Shared Equity scheme
How shared equity deals work?
Dependent on the individual scheme, the developer, the local authority or the government would give you an equity loan to count towards your deposit. For example, they would offer a loan of 20% of the purchase price. This loan, in addition to your deposit and mortgage, could make a property affordable.
The buyer may be granted a few years interest free, and there may be rules stipulating when this equity loan has to be paid off. It is important that you are clear about these terms and conditions before signing any contracts.
Examples of shared equity
Currently, the most notable example of a shared equity scheme is the Help to Buy scheme. Under this scheme, the government agency (your local Help to Buy Agent) manages the shared equity loan, which is maximum 20% of the property value outside London and up to 40% within London.
However, local and national developers also often offer their own version to help buyers, so it is worth enquiring about it when considering a new build home.
Repayment of the shared equity loan
Unless the equity loan has been settled by the time the property is sold, the loan provider would get the value of their share from the sale price. As the equity loan is a percentage of the property value, the loan provider hopes that the property value increases and they get more money than the original loan amount. It is important to note, however, that should property prices fall below the purchase price, the loan amount will not reduce below the original level. In addition, you may also be liable to pay an amount of interest on top of the equity loan amount.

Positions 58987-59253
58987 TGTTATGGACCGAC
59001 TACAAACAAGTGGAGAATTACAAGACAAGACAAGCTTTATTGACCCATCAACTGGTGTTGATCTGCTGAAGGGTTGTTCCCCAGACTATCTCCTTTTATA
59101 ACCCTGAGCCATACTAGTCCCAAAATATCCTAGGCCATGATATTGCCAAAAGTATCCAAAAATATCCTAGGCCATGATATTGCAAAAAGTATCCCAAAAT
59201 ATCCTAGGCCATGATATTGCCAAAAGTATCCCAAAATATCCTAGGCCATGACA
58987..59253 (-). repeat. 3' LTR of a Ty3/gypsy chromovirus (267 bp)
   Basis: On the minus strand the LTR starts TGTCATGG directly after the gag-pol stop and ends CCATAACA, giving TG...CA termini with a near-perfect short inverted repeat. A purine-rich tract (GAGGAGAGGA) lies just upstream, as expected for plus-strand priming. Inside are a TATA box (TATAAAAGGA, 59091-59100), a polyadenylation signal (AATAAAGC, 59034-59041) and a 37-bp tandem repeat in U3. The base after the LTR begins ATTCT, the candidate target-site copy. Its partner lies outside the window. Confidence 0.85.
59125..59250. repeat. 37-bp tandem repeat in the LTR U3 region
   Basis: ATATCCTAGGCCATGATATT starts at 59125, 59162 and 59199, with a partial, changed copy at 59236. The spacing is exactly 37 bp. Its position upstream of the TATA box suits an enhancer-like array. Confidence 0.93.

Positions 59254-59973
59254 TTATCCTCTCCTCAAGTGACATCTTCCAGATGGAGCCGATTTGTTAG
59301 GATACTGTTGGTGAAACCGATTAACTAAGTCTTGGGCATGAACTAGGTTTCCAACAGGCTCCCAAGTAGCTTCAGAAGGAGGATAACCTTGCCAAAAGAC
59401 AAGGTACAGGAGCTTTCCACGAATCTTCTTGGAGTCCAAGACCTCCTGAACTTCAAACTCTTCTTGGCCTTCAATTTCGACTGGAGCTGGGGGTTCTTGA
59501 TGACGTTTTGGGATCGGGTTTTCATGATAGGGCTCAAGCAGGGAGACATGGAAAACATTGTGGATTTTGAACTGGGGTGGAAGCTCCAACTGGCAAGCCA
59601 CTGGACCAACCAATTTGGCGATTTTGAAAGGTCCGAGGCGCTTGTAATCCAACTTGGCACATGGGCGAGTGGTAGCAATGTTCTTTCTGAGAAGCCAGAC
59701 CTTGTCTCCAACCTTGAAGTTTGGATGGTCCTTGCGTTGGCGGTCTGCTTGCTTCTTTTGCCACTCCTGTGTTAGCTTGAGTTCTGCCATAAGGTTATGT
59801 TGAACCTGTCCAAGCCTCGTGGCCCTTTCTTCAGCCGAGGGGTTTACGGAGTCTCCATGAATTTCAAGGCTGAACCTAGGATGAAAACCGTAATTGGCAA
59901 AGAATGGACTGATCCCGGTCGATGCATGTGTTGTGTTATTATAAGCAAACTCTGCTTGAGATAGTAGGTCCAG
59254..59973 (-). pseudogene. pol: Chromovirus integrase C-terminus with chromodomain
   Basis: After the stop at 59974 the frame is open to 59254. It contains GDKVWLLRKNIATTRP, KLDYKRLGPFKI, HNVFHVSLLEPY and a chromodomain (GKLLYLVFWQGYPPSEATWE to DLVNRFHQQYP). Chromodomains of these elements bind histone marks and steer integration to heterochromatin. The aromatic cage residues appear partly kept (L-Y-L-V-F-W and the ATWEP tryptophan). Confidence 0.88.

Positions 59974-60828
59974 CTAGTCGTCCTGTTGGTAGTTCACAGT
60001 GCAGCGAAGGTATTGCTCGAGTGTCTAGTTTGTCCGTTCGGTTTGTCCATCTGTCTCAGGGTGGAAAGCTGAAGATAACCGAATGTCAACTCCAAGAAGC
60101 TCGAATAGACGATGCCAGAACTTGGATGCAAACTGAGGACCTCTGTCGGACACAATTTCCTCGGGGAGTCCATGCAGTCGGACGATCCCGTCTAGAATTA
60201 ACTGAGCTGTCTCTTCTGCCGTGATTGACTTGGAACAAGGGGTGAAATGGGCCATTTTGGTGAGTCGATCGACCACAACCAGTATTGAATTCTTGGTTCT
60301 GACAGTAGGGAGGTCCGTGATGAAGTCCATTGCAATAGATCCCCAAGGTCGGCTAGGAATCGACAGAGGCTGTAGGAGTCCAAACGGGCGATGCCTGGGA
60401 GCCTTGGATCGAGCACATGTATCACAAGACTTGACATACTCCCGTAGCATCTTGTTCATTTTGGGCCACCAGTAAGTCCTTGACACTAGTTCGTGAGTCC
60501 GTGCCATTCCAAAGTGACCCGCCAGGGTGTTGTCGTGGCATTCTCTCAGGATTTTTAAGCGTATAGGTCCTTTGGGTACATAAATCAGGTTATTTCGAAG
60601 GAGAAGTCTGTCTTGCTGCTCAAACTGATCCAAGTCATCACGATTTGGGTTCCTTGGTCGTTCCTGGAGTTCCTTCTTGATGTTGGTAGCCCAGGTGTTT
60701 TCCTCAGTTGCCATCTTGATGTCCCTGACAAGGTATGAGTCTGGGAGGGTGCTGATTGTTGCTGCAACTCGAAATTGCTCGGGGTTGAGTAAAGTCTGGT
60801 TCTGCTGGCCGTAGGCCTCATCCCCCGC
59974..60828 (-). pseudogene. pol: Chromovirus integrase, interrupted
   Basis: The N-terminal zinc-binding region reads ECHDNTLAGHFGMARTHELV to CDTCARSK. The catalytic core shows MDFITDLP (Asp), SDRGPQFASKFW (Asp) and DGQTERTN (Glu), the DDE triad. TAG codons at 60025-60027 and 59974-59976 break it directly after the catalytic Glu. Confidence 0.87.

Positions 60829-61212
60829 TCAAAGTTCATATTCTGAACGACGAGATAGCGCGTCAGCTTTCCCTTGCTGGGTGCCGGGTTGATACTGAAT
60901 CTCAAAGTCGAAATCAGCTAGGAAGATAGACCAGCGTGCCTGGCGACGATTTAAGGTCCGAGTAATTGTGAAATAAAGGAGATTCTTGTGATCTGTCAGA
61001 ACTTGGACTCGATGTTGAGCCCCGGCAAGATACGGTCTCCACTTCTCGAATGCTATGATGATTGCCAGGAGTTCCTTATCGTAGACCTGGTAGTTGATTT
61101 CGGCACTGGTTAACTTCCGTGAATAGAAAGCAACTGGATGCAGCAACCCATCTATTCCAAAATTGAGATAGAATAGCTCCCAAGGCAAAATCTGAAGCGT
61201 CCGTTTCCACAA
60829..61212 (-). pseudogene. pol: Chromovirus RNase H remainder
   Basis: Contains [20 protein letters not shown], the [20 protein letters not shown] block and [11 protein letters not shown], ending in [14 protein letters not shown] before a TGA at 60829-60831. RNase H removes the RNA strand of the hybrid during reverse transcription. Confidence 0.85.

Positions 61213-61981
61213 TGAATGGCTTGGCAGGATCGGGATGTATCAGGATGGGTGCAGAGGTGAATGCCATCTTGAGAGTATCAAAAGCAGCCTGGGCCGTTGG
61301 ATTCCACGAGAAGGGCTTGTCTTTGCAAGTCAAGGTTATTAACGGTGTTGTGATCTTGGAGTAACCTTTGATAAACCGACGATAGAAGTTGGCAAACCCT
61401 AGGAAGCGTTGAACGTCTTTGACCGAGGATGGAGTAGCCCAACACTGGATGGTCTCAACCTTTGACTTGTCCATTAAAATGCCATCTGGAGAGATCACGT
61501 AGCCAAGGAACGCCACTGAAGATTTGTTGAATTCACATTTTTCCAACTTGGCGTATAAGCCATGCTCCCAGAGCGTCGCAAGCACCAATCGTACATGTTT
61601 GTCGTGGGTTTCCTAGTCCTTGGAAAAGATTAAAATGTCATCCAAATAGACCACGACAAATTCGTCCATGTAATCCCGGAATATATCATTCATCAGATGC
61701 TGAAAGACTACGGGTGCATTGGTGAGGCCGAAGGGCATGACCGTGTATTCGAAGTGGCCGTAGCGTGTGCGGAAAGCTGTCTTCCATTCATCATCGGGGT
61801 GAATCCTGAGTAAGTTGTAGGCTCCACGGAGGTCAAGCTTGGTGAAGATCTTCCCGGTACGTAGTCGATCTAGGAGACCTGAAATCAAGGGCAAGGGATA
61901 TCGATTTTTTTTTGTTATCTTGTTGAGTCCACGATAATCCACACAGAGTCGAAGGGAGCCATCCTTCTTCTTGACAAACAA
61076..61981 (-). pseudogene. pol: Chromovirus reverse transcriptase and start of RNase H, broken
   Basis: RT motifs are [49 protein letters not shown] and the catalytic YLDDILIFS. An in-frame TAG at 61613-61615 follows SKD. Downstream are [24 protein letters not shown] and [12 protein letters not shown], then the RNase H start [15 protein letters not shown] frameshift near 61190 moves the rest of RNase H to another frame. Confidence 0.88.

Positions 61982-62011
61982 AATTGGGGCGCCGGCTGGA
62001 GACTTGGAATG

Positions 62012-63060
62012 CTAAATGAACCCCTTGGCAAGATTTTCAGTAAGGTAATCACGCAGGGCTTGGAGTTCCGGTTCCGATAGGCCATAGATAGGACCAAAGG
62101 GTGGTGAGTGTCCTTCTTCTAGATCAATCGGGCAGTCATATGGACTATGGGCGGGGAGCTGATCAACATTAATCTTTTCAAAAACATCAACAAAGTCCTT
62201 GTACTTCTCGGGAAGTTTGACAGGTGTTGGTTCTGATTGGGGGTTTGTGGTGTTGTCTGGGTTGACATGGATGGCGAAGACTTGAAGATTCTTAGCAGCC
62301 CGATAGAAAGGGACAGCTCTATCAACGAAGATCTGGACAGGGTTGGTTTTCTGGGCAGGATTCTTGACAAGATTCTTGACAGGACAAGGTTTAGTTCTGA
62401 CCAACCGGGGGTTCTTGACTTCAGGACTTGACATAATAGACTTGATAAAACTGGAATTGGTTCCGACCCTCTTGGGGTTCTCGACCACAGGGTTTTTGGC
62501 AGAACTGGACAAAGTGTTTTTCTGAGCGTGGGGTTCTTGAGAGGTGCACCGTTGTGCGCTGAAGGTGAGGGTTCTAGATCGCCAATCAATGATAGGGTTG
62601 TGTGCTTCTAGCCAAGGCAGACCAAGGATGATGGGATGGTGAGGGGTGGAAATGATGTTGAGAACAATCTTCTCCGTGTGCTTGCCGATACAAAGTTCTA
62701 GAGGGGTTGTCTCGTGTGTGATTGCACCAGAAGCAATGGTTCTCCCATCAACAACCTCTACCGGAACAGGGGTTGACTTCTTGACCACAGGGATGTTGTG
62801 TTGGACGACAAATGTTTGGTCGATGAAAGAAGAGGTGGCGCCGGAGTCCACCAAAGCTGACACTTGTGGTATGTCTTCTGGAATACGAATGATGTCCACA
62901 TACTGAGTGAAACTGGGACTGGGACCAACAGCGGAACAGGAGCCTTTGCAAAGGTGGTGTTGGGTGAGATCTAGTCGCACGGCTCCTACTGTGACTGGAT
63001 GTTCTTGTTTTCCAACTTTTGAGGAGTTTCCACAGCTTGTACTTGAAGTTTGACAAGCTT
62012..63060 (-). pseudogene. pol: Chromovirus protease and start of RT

What is the difference between shared equity and shared ownership?
- Shared equity is only a loan facility to increase your deposit, but you own all of the property. On the other hand, shared ownership literally means that the ownership is shared between you and the housing association.
- You pay interest on the shared equity loan and at some point, it has to be repaid in full. In contrast, you pay rent based on the unbought share in case of shared ownership and you are under no obligation to buy the housing association’s share.
- However, you can make changes in both cases, i.e. repay the equity loan in full or buy the housing association’s share once your income or savings enable you to do so.
Many lenders can offer a mortgage for shared equity transactions, whether it’s a developer, local authority or Help to Buy government scheme. Please do not hesitate to contact us for further information and to check if it is a suitable option for you.